Why do some voluntary patients feel coerced into hospitalisation? A mixed-methods study.
Katsakou C., Marougka S., Garabette J., Rost F., Yeeles K., Priebe S.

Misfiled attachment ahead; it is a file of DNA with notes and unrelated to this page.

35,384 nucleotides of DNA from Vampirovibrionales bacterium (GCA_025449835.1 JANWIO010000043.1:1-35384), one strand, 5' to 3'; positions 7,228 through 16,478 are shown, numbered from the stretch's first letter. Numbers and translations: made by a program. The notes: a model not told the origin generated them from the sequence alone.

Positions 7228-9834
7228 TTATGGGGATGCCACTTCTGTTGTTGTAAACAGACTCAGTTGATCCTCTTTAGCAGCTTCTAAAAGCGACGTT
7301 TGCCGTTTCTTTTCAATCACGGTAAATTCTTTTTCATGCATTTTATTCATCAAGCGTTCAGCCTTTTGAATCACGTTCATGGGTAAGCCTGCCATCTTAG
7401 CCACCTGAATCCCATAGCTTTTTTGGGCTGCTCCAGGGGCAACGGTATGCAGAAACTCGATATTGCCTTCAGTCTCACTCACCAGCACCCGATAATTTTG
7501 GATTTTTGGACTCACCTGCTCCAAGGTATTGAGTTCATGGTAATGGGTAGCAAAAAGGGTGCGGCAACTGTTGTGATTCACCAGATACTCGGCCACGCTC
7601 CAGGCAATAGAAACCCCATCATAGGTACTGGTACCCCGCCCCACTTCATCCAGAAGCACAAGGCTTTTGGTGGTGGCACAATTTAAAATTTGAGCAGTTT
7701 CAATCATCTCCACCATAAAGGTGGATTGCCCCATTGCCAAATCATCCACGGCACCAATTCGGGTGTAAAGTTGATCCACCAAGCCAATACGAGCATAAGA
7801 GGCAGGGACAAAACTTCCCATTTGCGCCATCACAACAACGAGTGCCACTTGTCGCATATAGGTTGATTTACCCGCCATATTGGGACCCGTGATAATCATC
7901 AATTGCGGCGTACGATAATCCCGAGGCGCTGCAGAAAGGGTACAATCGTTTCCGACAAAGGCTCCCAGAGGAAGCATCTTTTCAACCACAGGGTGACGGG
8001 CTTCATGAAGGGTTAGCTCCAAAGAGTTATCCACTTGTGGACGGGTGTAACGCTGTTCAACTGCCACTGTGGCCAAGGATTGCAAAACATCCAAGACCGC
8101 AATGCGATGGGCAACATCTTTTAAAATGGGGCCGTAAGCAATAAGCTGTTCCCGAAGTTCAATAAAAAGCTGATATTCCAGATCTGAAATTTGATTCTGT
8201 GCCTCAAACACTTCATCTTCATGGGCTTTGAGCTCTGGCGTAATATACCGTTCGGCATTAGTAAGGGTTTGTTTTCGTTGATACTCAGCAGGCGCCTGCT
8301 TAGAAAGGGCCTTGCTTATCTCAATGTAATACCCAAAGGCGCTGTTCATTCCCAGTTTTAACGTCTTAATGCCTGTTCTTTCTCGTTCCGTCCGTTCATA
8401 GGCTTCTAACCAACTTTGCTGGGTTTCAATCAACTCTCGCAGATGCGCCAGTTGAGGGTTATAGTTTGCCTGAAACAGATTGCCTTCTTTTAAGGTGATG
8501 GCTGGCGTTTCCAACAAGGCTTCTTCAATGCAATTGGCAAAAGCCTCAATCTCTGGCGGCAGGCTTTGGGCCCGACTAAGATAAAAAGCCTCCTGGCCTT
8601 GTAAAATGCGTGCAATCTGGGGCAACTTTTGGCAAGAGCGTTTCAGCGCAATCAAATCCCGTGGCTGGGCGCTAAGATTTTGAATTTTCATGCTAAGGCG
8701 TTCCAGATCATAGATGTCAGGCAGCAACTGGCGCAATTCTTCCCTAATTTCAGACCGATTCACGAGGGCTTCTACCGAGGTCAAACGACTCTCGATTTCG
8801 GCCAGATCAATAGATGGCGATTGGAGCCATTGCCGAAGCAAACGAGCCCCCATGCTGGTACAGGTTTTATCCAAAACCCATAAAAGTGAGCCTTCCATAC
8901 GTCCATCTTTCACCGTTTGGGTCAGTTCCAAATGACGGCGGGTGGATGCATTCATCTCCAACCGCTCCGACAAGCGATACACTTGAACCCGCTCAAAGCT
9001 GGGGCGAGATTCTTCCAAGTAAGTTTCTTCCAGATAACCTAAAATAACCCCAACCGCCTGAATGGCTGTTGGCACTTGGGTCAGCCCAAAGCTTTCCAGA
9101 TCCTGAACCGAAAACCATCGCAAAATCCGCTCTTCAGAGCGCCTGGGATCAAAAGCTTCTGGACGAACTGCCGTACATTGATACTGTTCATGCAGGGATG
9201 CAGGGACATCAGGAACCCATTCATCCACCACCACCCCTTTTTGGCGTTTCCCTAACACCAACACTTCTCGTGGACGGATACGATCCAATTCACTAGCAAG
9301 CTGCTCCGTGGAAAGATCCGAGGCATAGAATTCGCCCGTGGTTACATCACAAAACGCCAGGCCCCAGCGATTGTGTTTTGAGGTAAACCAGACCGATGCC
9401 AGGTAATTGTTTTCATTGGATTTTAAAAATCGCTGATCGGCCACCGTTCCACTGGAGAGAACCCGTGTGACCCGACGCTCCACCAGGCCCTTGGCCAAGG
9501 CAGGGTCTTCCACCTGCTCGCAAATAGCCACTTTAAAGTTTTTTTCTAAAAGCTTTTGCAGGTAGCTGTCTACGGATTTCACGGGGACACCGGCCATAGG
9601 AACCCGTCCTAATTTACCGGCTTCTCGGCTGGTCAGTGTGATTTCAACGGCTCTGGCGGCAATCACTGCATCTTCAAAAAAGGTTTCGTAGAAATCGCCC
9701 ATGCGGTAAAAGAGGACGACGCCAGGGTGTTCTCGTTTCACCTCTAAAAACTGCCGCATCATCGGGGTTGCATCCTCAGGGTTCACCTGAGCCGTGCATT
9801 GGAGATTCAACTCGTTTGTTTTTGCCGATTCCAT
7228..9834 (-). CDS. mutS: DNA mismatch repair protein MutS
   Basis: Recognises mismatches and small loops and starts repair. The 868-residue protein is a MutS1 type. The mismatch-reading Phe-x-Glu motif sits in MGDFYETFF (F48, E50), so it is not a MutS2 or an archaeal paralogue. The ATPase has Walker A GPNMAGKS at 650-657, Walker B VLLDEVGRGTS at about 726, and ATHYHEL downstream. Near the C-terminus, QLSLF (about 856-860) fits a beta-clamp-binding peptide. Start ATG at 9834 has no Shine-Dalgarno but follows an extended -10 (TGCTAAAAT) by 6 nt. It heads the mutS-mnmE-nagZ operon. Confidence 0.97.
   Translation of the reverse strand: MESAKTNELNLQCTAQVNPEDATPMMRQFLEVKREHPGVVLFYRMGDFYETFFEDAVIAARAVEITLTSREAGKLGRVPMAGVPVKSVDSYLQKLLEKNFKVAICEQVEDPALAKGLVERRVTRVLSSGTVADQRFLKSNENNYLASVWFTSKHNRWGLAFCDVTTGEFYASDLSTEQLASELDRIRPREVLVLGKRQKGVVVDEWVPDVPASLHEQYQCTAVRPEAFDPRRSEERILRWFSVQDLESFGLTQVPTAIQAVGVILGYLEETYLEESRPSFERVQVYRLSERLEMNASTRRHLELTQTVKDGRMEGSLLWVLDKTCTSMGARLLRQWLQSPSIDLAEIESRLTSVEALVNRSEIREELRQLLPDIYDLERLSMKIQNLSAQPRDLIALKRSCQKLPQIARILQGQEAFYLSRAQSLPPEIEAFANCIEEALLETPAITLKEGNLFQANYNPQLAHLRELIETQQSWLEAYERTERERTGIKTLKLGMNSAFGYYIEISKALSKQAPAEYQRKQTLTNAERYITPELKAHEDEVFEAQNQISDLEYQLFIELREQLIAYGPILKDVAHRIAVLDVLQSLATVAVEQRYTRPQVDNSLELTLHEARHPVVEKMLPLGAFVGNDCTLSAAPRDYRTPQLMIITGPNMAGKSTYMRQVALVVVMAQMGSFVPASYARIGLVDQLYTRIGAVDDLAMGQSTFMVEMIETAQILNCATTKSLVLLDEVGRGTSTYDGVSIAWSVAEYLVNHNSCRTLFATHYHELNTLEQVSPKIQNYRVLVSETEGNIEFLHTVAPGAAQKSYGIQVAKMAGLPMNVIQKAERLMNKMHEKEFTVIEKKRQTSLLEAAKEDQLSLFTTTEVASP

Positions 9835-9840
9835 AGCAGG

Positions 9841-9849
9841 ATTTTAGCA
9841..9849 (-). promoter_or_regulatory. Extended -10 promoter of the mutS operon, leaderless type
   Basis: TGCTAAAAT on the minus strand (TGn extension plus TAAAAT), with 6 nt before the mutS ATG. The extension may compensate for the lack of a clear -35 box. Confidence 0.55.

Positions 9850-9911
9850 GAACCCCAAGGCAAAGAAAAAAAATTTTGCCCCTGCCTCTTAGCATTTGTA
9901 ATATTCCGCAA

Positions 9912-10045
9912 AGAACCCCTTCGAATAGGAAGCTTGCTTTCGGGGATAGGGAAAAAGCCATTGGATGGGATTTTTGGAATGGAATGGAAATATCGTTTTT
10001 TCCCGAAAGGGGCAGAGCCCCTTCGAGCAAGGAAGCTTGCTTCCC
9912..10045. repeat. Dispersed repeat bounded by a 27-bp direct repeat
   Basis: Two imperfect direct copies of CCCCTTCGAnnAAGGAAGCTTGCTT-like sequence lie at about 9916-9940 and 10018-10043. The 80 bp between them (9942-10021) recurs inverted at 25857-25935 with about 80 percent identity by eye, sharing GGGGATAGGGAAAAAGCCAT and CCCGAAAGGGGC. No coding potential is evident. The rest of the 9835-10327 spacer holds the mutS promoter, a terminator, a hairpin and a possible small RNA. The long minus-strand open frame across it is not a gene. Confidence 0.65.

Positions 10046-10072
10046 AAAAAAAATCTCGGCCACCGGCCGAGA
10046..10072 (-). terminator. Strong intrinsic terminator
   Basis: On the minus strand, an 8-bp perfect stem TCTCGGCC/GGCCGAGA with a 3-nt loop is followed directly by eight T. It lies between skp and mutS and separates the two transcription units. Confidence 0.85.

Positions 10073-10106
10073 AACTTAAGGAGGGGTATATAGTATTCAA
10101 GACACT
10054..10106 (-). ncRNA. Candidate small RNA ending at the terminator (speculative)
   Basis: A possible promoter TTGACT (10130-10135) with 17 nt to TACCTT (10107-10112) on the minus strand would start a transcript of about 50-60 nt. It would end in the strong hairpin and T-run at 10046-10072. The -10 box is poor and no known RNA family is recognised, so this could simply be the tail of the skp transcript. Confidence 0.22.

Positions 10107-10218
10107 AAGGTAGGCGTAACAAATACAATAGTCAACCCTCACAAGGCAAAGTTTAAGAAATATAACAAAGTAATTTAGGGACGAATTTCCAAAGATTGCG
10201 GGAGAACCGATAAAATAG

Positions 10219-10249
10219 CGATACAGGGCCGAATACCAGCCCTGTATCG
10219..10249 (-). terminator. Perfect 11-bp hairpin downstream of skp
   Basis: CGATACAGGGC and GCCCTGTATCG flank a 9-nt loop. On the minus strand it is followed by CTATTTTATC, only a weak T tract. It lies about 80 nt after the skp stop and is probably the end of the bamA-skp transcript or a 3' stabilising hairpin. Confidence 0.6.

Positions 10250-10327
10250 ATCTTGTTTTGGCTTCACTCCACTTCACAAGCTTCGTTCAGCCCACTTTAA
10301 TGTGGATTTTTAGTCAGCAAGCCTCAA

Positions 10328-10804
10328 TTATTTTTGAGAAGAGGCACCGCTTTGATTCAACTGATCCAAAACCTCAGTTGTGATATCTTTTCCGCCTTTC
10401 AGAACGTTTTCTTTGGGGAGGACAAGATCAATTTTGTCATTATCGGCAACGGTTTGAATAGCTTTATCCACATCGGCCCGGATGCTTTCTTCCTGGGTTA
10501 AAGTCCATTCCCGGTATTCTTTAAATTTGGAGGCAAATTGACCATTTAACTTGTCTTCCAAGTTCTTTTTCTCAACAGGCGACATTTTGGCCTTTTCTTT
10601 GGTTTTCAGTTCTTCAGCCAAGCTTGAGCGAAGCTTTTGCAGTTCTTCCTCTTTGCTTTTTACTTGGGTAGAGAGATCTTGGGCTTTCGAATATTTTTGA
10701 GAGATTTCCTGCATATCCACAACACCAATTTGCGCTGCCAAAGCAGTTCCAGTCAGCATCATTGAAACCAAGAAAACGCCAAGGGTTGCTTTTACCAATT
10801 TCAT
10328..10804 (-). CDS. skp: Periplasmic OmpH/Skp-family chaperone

This study aimed to investigate factors linked to perceived coercion at admission and during treatment among voluntary inpatients. Quantitative and qualitative methods were used. Two hundred seventy patients were screened for perceived coercion at admission. Those who felt coerced into admission rated their perceived coercion during treatment a month after admission. Patient characteristics and experiences were tested as predictors of coercion. In-depth interviews on experiences leading to perceived coercion were conducted with 36 participants and analysed thematically. Thirty-four percent of patients felt coerced into admission and half of those still felt coerced a month later. No patient characteristics were associated with perceived coercion. Those whose satisfaction with treatment increased more markedly between baseline and a month later were less likely to feel coerced a month after admission. In the qualitative interviews three themes leading to perceived coercion were identified: viewing the hospital as ineffective and other treatments as more appropriate, not participating in the admission and treatment and not feeling respected. Involving patients in the decision-making and treating them with respect may reduce perceived coercion.